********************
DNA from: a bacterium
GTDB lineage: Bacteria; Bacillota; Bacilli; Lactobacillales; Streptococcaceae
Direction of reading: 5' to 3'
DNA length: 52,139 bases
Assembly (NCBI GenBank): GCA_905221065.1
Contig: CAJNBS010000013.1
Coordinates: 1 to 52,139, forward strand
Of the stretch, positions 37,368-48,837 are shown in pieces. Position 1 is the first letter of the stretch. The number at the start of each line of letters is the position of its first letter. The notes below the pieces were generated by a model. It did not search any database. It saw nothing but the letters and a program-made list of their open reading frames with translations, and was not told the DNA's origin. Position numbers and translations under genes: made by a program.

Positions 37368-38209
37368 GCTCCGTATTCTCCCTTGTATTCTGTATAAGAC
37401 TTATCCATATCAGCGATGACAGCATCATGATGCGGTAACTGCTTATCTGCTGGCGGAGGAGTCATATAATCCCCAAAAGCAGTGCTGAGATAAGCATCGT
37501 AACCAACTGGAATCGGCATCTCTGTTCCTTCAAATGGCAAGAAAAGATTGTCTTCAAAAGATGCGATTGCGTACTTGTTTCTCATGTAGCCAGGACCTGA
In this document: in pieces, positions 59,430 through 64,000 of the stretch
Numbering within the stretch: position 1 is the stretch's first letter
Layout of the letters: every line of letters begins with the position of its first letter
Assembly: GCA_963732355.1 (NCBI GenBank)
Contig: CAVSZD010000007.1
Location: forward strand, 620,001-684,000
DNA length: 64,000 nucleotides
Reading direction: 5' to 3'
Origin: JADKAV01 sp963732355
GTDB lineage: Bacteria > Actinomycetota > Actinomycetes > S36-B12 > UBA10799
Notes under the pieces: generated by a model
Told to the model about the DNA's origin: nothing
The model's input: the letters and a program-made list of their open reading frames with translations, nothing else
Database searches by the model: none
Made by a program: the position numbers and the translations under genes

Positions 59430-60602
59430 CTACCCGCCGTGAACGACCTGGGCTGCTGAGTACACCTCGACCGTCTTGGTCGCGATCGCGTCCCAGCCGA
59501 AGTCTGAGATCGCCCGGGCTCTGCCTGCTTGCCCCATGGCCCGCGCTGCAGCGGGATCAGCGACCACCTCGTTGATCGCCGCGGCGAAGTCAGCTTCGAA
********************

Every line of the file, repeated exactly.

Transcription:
DNA from: a bacterium
GTDB lineage: Bacteria; Bacillota; Bacilli; Lactobacillales; Streptococcaceae
Direction of reading: 5' to 3'
DNA length: 52,139 bases
Assembly (NCBI GenBank): GCA_905221065.1
Contig: CAJNBS010000013.1
Coordinates: 1 to 52,139, forward strand
Of the stretch, positions 37,368-48,837 are shown in pieces. Position 1 is the first letter of the stretch. The number at the start of each line of letters is the position of its first letter. The notes below the pieces were generated by a model. It did not search any database. It saw nothing but the letters and a program-made list of their open reading frames with translations, and was not told the DNA's origin. Position numbers and translations under genes: made by a program.

Positions 37368-38209
37368 GCTCCGTATTCTCCCTTGTATTCTGTATAAGAC
37401 TTATCCATATCAGCGATGACAGCATCATGATGCGGTAACTGCTTATCTGCTGGCGGAGGAGTCATATAATCCCCAAAAGCAGTGCTGAGATAAGCATCGT
37501 AACCAACTGGAATCGGCATCTCTGTTCCTTCAAATGGCAAGAAAAGATTGTCTTCAAAAGATGCGATTGCGTACTTGTTTCTCATGTAGCCAGGACCTGA
In this document: in pieces, positions 59,430 through 64,000 of the stretch
Numbering within the stretch: position 1 is the stretch's first letter
Layout of the letters: every line of letters begins with the position of its first letter
Assembly: GCA_963732355.1 (NCBI GenBank)
Contig: CAVSZD010000007.1
Location: forward strand, 620,001-684,000
DNA length: 64,000 nucleotides
Reading direction: 5' to 3'
Origin: JADKAV01 sp963732355
GTDB lineage: Bacteria > Actinomycetota > Actinomycetes > S36-B12 > UBA10799
Notes under the pieces: generated by a model
Told to the model about the DNA's origin: nothing
The model's input: the letters and a program-made list of their open reading frames with translations, nothing else
Database searches by the model: none
Made by a program: the position numbers and the translations under genes

Positions 59430-60602
59430 CTACCCGCCGTGAACGACCTGGGCTGCTGAGTACACCTCGACCGTCTTGGTCGCGATCGCGTCCCAGCCGA
59501 AGTCTGAGATCGCCCGGGCTCTGCCTGCTTGCCCCATGGCCCGCGCTGCAGCGGGATCAGCGACCACCTCGTTGATCGCCGCGGCGAAGTCAGCTTCGAA